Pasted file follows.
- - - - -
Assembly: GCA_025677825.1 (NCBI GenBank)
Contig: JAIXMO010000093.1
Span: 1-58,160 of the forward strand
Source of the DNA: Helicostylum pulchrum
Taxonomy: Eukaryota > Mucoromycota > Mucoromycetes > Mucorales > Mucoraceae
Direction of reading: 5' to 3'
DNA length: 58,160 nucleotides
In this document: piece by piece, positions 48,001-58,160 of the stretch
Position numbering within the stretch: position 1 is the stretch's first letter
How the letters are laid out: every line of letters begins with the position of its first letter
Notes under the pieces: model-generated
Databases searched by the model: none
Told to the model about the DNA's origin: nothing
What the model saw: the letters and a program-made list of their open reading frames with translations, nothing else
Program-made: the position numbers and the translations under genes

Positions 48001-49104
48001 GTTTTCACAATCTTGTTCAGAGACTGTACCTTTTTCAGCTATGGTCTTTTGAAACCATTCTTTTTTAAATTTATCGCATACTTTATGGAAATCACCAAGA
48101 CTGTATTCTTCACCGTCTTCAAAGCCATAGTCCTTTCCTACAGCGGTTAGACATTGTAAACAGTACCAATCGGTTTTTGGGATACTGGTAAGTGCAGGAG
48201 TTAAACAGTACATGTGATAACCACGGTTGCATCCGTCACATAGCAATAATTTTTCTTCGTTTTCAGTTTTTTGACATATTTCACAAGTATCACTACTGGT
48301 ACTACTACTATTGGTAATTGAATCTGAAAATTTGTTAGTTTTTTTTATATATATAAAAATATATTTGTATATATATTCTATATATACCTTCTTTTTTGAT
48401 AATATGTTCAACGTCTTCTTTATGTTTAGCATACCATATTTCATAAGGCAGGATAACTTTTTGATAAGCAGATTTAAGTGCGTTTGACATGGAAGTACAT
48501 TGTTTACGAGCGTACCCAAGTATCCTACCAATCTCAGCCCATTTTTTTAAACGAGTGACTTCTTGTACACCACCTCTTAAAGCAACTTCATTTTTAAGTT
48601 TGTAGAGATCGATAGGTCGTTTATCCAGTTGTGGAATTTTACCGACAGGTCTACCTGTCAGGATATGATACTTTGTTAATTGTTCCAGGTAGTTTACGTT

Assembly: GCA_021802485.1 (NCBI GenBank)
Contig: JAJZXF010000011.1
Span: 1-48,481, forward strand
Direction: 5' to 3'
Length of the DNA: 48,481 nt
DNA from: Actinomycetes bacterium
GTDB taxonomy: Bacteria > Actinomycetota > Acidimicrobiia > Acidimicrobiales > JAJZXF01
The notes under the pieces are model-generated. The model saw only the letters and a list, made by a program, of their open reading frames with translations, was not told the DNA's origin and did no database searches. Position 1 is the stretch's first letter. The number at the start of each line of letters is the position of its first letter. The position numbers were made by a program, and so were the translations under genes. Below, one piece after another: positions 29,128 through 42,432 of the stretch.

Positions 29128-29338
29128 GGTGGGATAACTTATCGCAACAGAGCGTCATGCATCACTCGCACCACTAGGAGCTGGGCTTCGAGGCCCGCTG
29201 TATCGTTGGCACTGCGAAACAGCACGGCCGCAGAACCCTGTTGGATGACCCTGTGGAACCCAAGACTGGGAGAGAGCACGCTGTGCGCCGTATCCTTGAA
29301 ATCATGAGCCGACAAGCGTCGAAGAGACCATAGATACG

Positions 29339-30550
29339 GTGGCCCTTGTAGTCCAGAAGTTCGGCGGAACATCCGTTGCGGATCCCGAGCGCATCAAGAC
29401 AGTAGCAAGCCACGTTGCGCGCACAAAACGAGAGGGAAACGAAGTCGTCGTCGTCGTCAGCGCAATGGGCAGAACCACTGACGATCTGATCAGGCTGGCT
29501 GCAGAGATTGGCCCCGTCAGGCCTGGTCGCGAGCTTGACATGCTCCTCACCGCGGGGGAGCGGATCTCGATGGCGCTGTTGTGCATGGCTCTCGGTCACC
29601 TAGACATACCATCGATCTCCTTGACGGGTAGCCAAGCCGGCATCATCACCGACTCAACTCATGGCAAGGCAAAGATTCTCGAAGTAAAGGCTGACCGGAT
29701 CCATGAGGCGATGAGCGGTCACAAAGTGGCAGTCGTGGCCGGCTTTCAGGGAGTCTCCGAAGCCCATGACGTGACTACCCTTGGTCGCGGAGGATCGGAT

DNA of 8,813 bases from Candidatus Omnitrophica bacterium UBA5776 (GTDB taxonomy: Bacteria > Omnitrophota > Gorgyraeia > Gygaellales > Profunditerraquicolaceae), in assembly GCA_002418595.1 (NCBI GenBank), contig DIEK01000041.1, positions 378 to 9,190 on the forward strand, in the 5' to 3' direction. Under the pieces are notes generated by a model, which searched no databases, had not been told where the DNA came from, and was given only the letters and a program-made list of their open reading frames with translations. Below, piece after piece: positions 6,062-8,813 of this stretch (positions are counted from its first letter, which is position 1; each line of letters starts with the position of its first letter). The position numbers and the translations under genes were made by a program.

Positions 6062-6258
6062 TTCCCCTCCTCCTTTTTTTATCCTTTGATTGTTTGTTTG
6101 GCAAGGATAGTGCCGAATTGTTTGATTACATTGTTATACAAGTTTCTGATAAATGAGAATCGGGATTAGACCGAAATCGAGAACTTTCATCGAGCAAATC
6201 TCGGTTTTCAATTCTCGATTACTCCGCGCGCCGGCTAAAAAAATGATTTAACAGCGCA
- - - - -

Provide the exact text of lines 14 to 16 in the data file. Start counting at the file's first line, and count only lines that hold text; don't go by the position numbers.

What the model saw: the letters and a program-made list of their open reading frames with translations, nothing else
Program-made: the position numbers and the translations under genes

Positions 48001-49104